In the last post about IBM WebSphere MQ, I described how to install the current developer edition (v9.05) on your local Windows 10 Environment. In this blog post I will show, how to code a simple .NET C# Client to send and receive messages over the created message queue. This tutorial is based on the given code samples from IBM you get after installing the developer edition of the IBM Websphere MQ Server. In my installation they were located at “E:\Programme\ibmmq\Tools\dotnet\samples\cs\base”.

Go to part 1 of this series

Creating the new project

I used Visual Studio 2017, Community Edition, to code this sample.

You can download the full sample solution at:

To start, create a new C# Console Project start with file new project and choose the “Console-App (.NET Framework)” project template and name it “MqTest”.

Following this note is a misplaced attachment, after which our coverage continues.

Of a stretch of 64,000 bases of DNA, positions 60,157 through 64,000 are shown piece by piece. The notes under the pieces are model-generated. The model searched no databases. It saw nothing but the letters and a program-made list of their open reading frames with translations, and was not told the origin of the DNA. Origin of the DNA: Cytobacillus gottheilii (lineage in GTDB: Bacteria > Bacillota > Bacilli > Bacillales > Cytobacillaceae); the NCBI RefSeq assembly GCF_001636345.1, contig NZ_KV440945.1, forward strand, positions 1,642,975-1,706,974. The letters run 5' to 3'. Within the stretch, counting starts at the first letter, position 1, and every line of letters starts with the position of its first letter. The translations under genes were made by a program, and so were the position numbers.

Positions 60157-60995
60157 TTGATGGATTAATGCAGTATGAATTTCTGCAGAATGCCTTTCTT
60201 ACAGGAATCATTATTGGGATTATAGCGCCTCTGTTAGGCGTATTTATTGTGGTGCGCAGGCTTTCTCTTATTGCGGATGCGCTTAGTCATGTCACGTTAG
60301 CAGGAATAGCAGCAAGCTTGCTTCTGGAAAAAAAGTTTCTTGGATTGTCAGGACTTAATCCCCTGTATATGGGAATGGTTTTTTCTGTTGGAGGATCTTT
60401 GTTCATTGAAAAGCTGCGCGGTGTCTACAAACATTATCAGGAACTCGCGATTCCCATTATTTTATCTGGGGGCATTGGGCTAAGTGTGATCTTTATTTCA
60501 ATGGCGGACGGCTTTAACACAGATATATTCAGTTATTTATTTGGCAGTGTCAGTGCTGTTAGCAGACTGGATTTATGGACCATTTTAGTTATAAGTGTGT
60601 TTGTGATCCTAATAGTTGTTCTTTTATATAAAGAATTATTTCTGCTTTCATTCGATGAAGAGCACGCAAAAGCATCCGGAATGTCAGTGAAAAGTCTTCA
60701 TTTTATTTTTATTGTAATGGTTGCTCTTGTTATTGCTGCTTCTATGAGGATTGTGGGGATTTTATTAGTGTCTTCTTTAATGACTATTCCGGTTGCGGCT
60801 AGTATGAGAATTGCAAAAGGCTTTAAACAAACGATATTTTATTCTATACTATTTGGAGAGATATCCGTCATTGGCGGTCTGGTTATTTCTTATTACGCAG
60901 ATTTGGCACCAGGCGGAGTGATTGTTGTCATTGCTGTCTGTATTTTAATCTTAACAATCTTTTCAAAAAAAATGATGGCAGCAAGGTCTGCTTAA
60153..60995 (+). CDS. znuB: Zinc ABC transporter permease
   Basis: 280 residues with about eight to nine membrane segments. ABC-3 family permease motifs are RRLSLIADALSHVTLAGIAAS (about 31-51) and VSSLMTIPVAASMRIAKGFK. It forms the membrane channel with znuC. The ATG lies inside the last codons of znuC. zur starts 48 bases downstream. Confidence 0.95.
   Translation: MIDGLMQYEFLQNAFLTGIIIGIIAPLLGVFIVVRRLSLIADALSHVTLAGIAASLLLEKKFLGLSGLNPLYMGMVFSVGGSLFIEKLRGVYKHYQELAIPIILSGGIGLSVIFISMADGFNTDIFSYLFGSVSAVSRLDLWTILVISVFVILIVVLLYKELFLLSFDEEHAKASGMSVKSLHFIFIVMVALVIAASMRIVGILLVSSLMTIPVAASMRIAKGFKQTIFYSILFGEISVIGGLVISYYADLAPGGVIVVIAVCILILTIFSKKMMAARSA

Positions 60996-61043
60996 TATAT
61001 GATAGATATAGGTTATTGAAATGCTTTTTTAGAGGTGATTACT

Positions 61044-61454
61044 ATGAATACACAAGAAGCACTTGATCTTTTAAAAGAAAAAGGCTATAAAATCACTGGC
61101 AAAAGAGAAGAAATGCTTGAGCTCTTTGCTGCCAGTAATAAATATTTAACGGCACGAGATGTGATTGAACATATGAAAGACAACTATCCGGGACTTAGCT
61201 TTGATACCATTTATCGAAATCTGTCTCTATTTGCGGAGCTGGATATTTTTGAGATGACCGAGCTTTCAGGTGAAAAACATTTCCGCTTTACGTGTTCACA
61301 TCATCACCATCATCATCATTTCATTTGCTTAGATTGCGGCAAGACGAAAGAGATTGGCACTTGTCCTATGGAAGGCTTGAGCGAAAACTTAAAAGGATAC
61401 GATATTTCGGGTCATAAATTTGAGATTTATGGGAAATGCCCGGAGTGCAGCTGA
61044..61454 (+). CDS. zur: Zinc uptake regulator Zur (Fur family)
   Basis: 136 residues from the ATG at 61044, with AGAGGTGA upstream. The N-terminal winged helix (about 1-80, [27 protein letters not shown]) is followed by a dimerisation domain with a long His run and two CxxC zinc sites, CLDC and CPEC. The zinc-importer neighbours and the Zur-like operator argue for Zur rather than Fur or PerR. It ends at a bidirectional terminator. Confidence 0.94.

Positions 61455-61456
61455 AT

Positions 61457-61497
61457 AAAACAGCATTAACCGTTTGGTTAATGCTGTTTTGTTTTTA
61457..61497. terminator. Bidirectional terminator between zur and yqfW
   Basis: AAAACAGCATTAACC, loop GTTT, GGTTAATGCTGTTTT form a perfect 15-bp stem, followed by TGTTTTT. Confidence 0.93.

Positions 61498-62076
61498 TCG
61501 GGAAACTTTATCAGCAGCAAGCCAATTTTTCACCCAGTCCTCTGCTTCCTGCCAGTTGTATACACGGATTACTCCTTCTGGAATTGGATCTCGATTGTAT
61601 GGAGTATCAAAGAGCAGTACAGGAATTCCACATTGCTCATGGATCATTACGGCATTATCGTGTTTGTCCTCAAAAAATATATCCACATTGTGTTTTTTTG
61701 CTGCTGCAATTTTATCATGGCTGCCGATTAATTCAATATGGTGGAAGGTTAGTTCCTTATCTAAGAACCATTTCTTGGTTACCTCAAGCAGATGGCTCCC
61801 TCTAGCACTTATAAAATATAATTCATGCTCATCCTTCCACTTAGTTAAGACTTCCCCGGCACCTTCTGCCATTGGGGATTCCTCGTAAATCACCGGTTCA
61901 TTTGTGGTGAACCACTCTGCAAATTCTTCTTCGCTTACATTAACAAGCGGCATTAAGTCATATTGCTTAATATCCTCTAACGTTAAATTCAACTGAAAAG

After hitting the OK-Button your project is created and the Program.cs file is opened for you.

Adding references to the MQ-Libraries

Next up we will add the necessary references for the example application. To start this, right click on the references in the solution explorer of your created example project and click on the “Add reference…” menu entry.

Next click on the section “Explore” to search in the file explorer for the DLL needed for implementing the MQ-Client.

The DLL needed for this project is located inside the installation folder of your local IBM Websphere MQ installation, in my case it was located at the following file path: E:\Programme\ibmmq\Tools\Lib\amqmdnet.dll

After successfully adding the reference, it appears in the list of project references in the solution explorer.